• Boiled and cooled tap water. Boiled water for 3 to 5 minutes, then cool until it is lukewarm. Previously boiled water can be stored in a clean, closed container, but use it within 24 hours.
  • Water passed through a filter designed to trap potentially infectious organisms. CDC has information on selecting these filters.

Safe Use of Nasal Irrigation Systems

Mann explains:

There are various ways to deliver saline to the nose. Nasal spray bottles deliver a fine mist and might be useful for moisturizing dry nasal passages. But irrigation devices are better at flushing the nose and clearing out mucus, allergens and bacteria.

Follow the instructions that came with your device, as they may provide more specific instructions about its use and care.

The devices all work in basically the same way, according to the FDA:

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  • Leaning over a sink, tilt your head sideways with your forehead and chin roughly level to avoid liquid flowing into your mouth.
  • Breathing through your open mouth, insert the spout of the saline-filled container into your upper nostril so that the liquid drains through the lower nostril.
  • Clear your nostrils. Then repeat the procedure, tilting your head sideways, on the other side.

Sinus rinsing can remove dust, pollen and other debris, as well as help to loosen thick mucus. It can also help relieve nasal symptoms of sinus infections, allergies, colds and flu. Plain water can irritate your nose. The saline allows the water to pass through delicate nasal membranes with little or no burning or irritation.

If your immune system isn’t working properly, the FDA recommends consulting with your health care provider before using any nasal irrigation systems.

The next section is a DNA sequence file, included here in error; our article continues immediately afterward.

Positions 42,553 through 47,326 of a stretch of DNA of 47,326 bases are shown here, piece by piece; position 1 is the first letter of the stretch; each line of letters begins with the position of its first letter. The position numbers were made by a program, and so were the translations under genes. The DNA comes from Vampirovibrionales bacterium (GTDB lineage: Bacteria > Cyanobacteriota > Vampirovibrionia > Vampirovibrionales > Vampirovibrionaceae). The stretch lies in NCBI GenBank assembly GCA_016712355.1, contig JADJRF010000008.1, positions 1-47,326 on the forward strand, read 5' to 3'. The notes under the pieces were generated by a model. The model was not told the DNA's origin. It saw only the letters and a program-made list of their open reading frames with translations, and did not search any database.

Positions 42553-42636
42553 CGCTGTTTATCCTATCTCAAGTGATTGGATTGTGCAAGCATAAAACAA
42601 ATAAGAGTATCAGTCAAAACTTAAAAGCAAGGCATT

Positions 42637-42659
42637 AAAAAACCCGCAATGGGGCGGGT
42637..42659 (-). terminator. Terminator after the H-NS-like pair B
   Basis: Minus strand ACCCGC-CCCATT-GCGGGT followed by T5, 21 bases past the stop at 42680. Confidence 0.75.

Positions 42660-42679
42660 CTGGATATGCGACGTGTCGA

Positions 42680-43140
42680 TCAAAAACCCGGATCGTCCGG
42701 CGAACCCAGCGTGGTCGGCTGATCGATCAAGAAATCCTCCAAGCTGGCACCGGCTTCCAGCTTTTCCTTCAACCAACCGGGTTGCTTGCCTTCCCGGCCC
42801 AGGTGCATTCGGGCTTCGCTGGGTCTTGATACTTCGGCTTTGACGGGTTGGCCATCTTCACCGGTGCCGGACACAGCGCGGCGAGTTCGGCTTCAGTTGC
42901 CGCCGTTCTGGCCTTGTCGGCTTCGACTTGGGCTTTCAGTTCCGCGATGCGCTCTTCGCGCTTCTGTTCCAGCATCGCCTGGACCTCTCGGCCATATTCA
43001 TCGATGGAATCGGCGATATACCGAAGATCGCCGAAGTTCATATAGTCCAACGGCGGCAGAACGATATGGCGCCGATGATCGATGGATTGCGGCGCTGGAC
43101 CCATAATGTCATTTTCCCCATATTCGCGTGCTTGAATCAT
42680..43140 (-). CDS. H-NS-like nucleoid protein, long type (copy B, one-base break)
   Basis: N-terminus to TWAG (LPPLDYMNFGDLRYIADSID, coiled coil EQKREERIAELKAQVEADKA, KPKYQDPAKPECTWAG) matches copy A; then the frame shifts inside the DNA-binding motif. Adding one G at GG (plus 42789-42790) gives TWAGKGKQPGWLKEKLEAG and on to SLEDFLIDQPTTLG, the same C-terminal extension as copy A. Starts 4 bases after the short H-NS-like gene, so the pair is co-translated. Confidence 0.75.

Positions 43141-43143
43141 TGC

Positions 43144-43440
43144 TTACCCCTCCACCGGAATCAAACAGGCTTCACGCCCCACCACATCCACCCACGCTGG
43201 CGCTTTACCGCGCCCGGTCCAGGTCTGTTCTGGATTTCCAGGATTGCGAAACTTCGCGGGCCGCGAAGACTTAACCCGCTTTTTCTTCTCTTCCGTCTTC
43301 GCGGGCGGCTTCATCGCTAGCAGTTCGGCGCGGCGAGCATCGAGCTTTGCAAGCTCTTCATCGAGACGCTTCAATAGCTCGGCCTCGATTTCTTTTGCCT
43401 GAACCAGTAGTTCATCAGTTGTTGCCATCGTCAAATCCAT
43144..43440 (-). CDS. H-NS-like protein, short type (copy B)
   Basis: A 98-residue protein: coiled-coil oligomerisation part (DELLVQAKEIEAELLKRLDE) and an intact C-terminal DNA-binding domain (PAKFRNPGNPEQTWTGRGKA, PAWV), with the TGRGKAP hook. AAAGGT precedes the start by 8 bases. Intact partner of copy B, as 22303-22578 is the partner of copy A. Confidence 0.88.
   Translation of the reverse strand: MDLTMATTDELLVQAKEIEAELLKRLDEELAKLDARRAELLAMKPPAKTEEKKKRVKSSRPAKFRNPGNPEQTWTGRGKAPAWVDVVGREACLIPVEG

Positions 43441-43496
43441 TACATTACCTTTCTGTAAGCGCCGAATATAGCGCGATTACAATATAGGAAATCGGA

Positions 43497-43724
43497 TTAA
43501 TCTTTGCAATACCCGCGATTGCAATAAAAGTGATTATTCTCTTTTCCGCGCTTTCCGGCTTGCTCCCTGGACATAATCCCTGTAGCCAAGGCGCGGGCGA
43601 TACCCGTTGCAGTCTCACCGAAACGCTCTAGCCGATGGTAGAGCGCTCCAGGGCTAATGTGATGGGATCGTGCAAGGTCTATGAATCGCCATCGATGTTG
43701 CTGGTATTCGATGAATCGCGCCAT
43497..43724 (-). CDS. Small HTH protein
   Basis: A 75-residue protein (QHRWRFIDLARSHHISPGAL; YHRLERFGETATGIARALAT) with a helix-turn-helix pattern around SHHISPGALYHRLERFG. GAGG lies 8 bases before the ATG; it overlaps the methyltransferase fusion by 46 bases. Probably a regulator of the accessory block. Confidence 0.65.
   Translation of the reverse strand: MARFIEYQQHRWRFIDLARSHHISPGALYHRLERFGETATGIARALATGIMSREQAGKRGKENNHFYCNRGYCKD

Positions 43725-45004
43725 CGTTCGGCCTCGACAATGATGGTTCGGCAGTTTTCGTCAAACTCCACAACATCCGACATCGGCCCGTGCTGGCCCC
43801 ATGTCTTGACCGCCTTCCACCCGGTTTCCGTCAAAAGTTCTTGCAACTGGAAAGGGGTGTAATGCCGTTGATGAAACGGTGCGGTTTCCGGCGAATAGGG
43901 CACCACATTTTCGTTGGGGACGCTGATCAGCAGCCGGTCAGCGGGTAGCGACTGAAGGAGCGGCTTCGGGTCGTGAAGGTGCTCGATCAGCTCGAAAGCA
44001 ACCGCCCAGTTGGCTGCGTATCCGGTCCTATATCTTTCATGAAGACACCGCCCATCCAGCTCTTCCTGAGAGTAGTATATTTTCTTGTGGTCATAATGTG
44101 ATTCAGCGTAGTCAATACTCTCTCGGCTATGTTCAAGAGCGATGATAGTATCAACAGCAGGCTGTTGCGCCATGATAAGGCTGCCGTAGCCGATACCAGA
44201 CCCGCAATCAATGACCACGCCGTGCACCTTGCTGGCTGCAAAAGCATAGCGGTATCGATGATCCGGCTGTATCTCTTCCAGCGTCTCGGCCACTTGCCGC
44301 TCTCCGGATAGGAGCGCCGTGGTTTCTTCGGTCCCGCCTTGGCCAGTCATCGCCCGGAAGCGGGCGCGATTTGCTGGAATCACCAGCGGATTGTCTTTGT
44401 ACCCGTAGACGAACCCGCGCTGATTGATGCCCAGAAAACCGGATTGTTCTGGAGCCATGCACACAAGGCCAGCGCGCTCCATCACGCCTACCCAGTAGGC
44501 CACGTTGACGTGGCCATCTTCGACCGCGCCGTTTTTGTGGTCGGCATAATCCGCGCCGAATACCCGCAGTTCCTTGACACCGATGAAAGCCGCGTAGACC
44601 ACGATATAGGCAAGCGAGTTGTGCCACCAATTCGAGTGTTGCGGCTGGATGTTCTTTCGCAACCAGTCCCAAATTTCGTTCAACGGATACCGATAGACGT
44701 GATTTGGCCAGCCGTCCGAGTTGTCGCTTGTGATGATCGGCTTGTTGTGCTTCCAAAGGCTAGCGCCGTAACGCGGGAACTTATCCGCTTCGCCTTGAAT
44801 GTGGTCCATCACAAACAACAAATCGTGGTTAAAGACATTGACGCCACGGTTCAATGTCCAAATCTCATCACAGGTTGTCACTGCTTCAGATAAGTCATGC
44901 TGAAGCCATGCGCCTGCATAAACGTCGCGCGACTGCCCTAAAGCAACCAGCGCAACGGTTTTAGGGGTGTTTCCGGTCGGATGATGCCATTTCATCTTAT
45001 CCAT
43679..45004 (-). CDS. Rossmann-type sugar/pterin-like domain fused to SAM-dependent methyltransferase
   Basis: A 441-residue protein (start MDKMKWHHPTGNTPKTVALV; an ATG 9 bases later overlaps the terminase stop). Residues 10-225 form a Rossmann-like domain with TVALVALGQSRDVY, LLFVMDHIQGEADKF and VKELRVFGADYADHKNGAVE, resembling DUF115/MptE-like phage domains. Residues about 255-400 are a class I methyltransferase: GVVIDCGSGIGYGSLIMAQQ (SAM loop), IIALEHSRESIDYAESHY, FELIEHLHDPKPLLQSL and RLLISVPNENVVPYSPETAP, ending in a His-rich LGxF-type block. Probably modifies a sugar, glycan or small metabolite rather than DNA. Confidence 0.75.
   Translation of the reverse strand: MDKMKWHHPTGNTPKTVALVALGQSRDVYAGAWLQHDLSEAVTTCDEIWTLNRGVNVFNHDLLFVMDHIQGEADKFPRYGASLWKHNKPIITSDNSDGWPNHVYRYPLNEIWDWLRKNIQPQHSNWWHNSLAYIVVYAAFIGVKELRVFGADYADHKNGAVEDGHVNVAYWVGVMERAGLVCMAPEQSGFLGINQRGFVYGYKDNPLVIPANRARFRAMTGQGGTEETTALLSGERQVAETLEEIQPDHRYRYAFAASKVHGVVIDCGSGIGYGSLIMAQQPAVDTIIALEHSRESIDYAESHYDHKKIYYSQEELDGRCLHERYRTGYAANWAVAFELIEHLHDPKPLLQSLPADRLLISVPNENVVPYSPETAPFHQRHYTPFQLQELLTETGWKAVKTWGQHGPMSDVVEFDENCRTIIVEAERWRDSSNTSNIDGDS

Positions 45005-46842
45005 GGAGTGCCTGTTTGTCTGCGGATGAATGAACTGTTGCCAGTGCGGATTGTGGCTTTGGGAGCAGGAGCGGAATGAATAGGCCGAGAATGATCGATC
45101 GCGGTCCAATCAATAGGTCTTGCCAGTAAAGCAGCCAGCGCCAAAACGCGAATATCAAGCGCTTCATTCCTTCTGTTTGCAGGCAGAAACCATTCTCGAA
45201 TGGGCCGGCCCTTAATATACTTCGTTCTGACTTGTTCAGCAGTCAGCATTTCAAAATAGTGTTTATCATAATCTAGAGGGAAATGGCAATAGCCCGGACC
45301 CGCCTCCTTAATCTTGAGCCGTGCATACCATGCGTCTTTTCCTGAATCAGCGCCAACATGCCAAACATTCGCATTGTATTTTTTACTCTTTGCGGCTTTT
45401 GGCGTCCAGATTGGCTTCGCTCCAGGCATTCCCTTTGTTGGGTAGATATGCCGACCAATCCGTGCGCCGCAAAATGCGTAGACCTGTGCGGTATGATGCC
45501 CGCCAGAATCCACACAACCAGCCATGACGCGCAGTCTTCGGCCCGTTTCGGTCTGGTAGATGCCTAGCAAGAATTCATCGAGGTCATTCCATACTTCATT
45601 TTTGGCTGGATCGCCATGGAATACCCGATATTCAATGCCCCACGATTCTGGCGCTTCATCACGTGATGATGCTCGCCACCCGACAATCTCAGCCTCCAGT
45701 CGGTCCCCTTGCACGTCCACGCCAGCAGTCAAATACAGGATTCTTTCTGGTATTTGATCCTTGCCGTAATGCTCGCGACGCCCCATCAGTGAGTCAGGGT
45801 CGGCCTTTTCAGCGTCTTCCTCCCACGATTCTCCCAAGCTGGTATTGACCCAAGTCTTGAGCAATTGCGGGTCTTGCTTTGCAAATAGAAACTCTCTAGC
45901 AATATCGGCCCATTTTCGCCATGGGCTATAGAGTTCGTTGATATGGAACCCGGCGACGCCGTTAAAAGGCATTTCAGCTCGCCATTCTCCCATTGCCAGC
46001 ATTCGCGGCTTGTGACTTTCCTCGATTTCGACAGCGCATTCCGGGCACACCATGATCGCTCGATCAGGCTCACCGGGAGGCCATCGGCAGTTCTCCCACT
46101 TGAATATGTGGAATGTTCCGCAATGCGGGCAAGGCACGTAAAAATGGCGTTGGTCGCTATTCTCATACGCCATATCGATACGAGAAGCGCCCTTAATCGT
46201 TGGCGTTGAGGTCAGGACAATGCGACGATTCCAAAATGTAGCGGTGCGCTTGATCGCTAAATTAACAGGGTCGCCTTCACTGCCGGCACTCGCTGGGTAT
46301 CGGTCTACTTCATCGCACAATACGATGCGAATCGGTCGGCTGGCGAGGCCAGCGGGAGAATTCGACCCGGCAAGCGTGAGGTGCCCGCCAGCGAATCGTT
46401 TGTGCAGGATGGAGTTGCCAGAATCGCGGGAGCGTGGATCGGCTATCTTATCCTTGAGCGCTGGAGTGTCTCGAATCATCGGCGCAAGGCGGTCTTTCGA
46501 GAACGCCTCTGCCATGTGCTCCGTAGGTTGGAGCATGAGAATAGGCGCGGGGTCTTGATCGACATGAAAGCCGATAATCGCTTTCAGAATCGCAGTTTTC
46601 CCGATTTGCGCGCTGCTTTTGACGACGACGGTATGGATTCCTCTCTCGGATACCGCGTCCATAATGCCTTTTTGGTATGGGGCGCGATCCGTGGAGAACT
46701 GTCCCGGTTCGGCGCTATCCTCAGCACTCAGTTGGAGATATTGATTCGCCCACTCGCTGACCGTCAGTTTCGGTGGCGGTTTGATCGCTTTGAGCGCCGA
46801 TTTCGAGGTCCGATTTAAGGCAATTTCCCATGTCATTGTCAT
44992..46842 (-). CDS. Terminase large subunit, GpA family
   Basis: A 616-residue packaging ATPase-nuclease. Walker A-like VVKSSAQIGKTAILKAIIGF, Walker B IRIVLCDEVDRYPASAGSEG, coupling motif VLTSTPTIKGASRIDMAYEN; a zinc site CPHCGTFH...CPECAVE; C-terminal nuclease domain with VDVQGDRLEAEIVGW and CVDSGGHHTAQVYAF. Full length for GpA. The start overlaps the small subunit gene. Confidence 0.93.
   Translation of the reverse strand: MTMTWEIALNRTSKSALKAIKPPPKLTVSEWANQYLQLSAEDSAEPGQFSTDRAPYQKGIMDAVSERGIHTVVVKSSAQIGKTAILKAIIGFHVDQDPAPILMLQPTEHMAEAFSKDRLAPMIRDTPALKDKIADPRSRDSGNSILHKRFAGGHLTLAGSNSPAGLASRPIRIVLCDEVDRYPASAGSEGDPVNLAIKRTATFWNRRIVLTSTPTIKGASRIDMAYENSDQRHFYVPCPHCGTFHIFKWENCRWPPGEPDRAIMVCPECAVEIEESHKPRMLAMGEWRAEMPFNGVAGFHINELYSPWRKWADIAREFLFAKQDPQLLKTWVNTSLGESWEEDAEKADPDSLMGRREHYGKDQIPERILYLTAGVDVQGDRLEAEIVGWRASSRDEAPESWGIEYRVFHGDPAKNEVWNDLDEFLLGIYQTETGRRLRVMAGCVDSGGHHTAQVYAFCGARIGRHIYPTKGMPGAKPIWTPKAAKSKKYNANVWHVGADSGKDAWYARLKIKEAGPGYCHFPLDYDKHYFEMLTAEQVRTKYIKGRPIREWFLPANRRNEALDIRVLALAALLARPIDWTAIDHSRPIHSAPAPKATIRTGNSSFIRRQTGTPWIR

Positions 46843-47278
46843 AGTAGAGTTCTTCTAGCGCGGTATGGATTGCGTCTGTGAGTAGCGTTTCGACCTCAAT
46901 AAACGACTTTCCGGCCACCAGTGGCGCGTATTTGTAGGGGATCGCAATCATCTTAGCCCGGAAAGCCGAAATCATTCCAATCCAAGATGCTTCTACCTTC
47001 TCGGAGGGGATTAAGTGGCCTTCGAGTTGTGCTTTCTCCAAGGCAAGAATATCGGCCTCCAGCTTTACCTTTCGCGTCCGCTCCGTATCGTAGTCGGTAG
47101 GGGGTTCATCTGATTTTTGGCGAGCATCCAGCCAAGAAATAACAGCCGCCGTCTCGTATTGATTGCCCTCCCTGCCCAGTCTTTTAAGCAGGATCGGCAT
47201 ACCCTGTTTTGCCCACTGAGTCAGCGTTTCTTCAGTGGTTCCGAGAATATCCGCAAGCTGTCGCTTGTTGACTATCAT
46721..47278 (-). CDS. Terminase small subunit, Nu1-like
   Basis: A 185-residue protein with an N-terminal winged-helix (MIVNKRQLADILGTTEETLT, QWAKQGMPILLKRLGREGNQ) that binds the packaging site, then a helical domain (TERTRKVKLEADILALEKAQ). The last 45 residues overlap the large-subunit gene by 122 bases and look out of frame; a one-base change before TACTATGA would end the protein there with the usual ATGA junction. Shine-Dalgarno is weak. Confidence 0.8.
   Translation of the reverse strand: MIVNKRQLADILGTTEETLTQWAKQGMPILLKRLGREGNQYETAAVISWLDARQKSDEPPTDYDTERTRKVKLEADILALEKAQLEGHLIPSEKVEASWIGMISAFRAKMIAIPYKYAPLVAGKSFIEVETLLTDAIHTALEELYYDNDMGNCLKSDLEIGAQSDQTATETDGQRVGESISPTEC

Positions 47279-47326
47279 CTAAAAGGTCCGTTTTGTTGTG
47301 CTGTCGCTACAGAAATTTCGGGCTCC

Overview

To use and care for your device, the FDA recommends the following:

  • Wash and dry your hands.
  • Check that the device is clean and completely dry.
  • Prepare the saline rinse, either with the prepared mixture supplied with the device, or one you make yourself.
  • Follow the manufacturer’s directions for use.
  • Wash the device, and dry the inside with a paper towel or let it air dry between uses.

Diagnosis and treatment options for PAM infection are very limited, so avoiding infection is your best bet.

Naegleria fowleri symptoms typically start 1-9 days (median 5 days) after exposure, and can mirror bacterial meningitis, which can make diagnosis tricky. This is unfortunate, because the disease progresses rapidly – so rapidly, in fact, that diagnosis is usually made after death.

Death occurs within 1 – 18 days (median 5 days) after symptoms begin.

Individuals usually become infected while swimming in warm fresh water. The amoeba enters the nose and then travels to the brain, where it causes swelling and tissue death.

Signs and symptoms of infection include:

  • Stage 1
    • Severe frontal headache
    • Fever
    • Nausea
    • Loss of appetite
    • Vomiting
  • Stage 2
    • Stiff neck
    • Seizures
    • Altered mental status
    • Hallucinations
    • Coma

For more on Naegleria fowleri, please read Deadly Brain-Eating Amoeba Strikes Again: What You Need to Know.

Lily Dane is a staff writer for The Daily Sheeple. Her goal is to help people to “Wake the Flock Up!”